Doctors Sue USDA to Test Meat and Poultry for Transmission of COVID-19
It's no secret that meat plants have been hotspots for the coronavirus, and now the Physicians Committee for Responsible Medicine (PCRM) has sued the government, urging the USDA to test meat for COVID-19 and warn consumers that the meat they eat could be contaminated with the coronavirus. The PCRM already called on the U.S. Department of Agriculture to 'require grocery stores to warn consumers of the potential presence of COVID-19 on meat and poultry products' via a petition back in May. Now the non-profit organization, representing more than 12,000 doctor members, wants the government to protect consumers from potential transmission through meat.
With over 34,000 meat processing workers having tested positive for COVID-19 in a total of 384 plants across 39 states, with no less than 163 deaths counted as caused by the virus –and possibly more as numbers are not reliably reported–there is a possibility that the meat and poultry that reaches store shelves is carrying the virus with it. So it makes sense that to protect consumers, the USDA should require meat companies to test the meat, issue warnings, and inform the public, according to the lawsuit filed against the USDA by PCRM.
"Plant workers who are asymptomatic may still be viral carriers," says Neal Barnard, MD, president of the Physicians Committee. "Because these workers directly handle meat and poultry products, and because the COVID-19 virus is easily airborne, transmission of the virus to the products they handle is likely, which means transmission of the virus into people's homes is likely."
PCRM has petitioned for warning labels on cheese that it increases breast cancer risk
This is the same group that has urged the government to warn the public about the estrogens in cheese, and add warning labels to dairy cheese that consumption is associated with an increased risk of Breast Cancer. And it's the same group that has urged the USDA to reduce the daily recommended value of meat and dairy when it reissues its dietary guidelines later this year. But this time, without wanting to sound alarmist, their lawsuit is making consumers' ears prick up and pay attention since it makes logical sense that a sneeze, on meat, can land particles containing virus on warm flesh, which then gets wrapped in airtight plastic, refrigerated and shipped in a way that could theoretically at least, keep the virus active and alive when it lands in your supermarket and eventually on your plate.
As cases of the virus continued to rise among meat plants back in late May and throughout June, the plants were forced to shut down, meat shortages loomed, and no less than Senator Corey Booker and Joaquin Phoenix, the meatpackers' union and the Humane Society all entered the fray, with a lawsuit against the USDA that with the government forcing meat plants to reopen would put workers at risk, since not enough precautions were being taken to protect the health of meatpackers forced back on the line, standing close to one another and spreading the virus anew.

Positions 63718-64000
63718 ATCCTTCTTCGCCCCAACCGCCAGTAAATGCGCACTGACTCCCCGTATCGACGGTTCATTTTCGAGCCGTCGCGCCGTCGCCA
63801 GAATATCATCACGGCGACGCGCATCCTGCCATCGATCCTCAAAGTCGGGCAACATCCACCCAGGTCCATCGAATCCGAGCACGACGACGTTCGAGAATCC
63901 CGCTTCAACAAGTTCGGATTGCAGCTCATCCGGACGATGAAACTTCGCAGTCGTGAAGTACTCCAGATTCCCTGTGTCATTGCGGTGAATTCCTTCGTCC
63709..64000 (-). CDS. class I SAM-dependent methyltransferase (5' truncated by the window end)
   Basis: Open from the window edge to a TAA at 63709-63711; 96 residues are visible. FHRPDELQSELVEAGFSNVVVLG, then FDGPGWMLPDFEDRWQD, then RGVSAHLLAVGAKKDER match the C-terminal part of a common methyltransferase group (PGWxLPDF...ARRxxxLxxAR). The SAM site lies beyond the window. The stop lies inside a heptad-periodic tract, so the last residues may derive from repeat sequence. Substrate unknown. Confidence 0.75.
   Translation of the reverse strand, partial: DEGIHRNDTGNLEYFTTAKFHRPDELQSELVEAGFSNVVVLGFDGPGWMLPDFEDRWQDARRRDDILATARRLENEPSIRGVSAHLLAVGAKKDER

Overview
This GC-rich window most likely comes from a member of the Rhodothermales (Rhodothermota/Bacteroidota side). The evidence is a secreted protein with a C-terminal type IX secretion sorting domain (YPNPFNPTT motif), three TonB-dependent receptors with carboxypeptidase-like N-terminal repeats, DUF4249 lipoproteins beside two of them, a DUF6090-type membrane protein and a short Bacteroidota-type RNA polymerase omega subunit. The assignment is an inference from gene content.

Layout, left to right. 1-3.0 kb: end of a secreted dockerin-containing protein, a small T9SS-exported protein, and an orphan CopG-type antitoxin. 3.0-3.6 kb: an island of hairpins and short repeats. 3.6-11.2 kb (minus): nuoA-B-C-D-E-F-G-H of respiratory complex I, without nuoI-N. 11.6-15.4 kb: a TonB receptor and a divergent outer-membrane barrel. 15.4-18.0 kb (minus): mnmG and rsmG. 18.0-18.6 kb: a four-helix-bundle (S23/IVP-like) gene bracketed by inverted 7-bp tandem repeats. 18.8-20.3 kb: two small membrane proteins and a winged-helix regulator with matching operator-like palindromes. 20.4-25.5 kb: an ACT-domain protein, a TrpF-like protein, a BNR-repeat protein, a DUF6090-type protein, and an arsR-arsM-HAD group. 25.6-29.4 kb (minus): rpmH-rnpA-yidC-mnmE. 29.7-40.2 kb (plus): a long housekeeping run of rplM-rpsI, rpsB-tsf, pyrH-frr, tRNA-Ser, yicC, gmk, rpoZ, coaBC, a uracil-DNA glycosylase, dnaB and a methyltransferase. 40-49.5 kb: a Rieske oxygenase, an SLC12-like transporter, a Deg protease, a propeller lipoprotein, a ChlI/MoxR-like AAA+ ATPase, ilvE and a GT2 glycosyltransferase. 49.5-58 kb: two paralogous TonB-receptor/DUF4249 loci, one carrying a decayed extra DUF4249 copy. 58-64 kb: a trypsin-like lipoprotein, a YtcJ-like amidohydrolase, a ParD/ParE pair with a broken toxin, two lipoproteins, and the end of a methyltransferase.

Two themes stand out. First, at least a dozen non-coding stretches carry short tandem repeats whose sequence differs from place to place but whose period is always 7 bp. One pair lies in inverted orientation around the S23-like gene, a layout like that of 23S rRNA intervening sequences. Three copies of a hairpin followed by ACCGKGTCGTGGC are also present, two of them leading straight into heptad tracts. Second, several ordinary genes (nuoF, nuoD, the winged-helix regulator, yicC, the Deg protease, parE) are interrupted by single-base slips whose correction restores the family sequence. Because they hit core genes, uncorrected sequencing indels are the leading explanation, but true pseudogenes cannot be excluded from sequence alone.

Senator Booker introduced a law that would ban factory farming called the Farm System Reform Act (FSRA), which strives to "place a moratorium on large concentrated animal feeding operations." The bill also will strengthen a law from 1921 that protects workers and farmers and also require labels to inform consumers as to where their meat was packaged (presumably to protect meat-eaters from harmful contaminants). Meanwhile, Phoenix offered workers a way to step forward as whistleblowers on unsafe practices that were both risky to humans and inhumane to animals within plants that were speeding up production and putting everyone at risk.
Now the PCRM has stepped in to take these efforts a step further and force the government to test meat for traces of the virus, both at the packaging site and in our supermarkets. Their point is that we don't know enough about what temperature of cold or hot kills the virus, so though you may freeze meat, virus can still survive that process, and while cooking should kill it, we don't know if rare meat could allow live virus particles to enter our system.
Meat Sales are Down and Demand for Plant-Based Alternatives Are On the Rise
Since the start of the pandemic back in March, meat sales have fallen as sales of plant-based foods are on the rise, according to trade groups. One reason is that consumers are nervous about what's in the food supply, and they have been reading studies and research that shows a diet rich in meat increases inflammation and boosts lifetime risk of heart disease, type 2 diabetes, and obesity, which in turn can increase risk of severe symptoms from COVID-19.
Inflammation, diabetes, obesity, and hypertension are all risk factors for the worst cases and most life-threatening symptoms of COVID-19, whereas a plant-based diet helps people lose weight, lower chronic inflammation, and keep risks of weight-related diseases down.
The virus may be able to survive extreme temperatures of freezing and heating
Studies have shown that 'infectious viruses can survive both refrigeration and freezing, according to PCRM, which points out that "meat companies do not routinely test the extent to which meat products are contaminated with the virus." The group of doctors add that "researchers have not specifically tested the temperature at which meat and poultry products would have to be heated" to kill all the COVID-19 virus in or on the meat.
Neal Barnard, MD, president of the Physicians Committee also pointed out that even as the virus appears to abate: "Plant workers who are asymptomatic may still be viral carriers."